Internet AS Encyclopedia

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dwi...@crc.sd68.nanaimo.bc.ca

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Oct 30, 1993, 6:27:33 PM10/30/93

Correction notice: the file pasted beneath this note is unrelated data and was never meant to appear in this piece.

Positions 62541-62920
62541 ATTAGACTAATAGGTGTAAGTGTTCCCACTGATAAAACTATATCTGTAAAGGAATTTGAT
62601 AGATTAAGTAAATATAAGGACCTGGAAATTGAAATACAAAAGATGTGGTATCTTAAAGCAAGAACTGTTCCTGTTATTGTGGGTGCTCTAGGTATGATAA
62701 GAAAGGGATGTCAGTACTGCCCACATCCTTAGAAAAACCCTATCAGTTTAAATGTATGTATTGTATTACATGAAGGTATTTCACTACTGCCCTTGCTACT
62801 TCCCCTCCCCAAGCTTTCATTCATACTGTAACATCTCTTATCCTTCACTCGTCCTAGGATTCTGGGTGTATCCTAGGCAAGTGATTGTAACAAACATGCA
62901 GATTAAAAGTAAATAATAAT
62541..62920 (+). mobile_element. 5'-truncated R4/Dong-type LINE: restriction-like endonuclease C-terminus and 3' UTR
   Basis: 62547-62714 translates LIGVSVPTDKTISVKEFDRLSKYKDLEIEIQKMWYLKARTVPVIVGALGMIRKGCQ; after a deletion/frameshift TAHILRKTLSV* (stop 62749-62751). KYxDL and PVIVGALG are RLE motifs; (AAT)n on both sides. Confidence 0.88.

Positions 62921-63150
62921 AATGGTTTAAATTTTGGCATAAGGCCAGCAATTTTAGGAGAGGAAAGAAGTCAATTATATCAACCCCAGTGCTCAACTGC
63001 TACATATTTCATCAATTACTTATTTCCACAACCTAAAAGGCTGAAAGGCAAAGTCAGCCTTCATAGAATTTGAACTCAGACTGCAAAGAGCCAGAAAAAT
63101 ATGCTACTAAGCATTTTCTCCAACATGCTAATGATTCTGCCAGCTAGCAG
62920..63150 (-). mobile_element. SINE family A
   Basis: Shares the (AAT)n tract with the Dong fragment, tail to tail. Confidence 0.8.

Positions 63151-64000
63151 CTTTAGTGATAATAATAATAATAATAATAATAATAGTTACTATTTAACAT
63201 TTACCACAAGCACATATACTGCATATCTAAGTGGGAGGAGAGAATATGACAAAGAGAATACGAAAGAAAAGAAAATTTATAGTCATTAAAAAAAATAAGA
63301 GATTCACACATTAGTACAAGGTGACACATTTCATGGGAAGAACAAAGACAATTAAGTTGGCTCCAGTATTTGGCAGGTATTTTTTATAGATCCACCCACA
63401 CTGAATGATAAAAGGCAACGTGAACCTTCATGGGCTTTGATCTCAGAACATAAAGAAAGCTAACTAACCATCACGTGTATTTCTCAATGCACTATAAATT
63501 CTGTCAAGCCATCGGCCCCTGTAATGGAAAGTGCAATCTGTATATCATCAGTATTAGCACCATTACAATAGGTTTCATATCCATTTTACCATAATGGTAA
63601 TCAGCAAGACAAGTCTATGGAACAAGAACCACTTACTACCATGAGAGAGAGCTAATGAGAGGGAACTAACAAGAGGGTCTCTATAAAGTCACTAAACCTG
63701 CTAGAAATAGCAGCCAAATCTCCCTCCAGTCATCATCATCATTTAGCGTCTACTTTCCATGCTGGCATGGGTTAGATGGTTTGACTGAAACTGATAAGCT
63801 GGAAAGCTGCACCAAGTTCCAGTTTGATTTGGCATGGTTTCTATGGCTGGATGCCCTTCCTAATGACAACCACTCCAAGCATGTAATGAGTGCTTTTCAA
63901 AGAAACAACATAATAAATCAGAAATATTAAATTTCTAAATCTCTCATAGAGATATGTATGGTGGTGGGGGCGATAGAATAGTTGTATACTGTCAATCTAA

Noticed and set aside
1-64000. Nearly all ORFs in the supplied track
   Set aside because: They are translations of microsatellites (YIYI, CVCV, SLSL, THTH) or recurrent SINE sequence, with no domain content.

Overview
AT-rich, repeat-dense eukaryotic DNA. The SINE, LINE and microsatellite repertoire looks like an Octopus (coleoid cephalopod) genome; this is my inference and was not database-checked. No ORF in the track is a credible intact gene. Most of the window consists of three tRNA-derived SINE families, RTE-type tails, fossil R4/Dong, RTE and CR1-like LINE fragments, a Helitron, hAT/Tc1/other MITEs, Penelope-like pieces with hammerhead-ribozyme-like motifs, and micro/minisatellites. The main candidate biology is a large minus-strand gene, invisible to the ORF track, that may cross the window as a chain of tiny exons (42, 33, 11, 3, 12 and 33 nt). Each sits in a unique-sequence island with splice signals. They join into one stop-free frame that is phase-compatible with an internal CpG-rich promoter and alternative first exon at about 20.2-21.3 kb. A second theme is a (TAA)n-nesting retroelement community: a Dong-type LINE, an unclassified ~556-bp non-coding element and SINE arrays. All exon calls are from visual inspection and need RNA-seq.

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The following message has generated some discussion on the new Interpedia mailing list. ( inter...@telerama.lm.com to subscribe send a mail message consisting of the word "subscribe" to interpedi...@telerama.lm.com ) I'm posting it here in the hope of attracting more interest in this subject. --------------------------------------------------------------- At present the Internet is terribly disorganized and hard to use. There is an urgent need for an overriding metaphor, some sort of unifying organizational technique. Consider what computers were like before desktops and spreadsheets and other organizational metaphors were invented. Computers used to be entirely beyond the comprehension of even well educated people. Now many people use them quite happily, thanks to metaphors which make them comprehensible. An Internet Encyclopedia or Interpedia as suggested by Rick Gates could just what is needed. Here are some ideas for how it could work and what it could look like. First of all, we can't please everybody with a single access method, so we need multiple entry points: alphabetical, hierarchical like the current USENET newsgroup structure, and hypertext. But the Internet is international, so we also need entry points for people whose preferred language is not English: French, Swahili etc. Let's try a specific example. Suppose you want information about an arbitrary subject -- what are the steps you might take? First, you pick the any keyword that comes into your mind, and you ask for the alphabetical access. E.g. you type "organ". The Interpedia responds with a list of possibilities such as: musical instrument part of body administrative body journal of a society ... You want to see something about a journal so you pick "journal of a society" and immediately see a short default article on such journals. Once you've looked at this short abstract, you have a number of choices. You can: -- ask to see the default in-depth article -- choose between a range of competing articles from different viewpoints -- pick hypertext links to go to related topics -- examine one (or more!) hierarchical indices to see where this topics fits and what other topics may be of interest -- enter the relevant newsgroup for e-mail discussions of such journals -- enter a MUD appropriate to this, e.g. a MUD for writers and editors -- enter a room in an irc where people are discussing them -- search online databases, bibliographies etc. on this specific topic -- add your own comments to any of the articles -- search the notes and references provided by article writers -- find other people interested in this topic and chat with them -- contribute your own articles on this subject -- subscribe to some journal that becomes of interest to you -- even pay for your subscription by electronic funds transfer. It is important to have authoritative articles for people who merely want accurate information in a compact, traditional form like any ordinary encyclopaedia. That's what the default articles are for. Default articles are selected by some kind of voting process by committee, more or less the way newsgroup FAQs are produced now. Rather than discussing an Internet Encyclopedia, perhaps what we really should be talking about is the Internet as an encyclopedia. ^^ The possibilities are extraordinary. Robert Neville rnev...@crc.sd68.nanaimo.bc.ca Doug Wilson dwi...@crc.sd68.nanaimo.bc.ca or dwi...@chaserv.almanac.bc.ca
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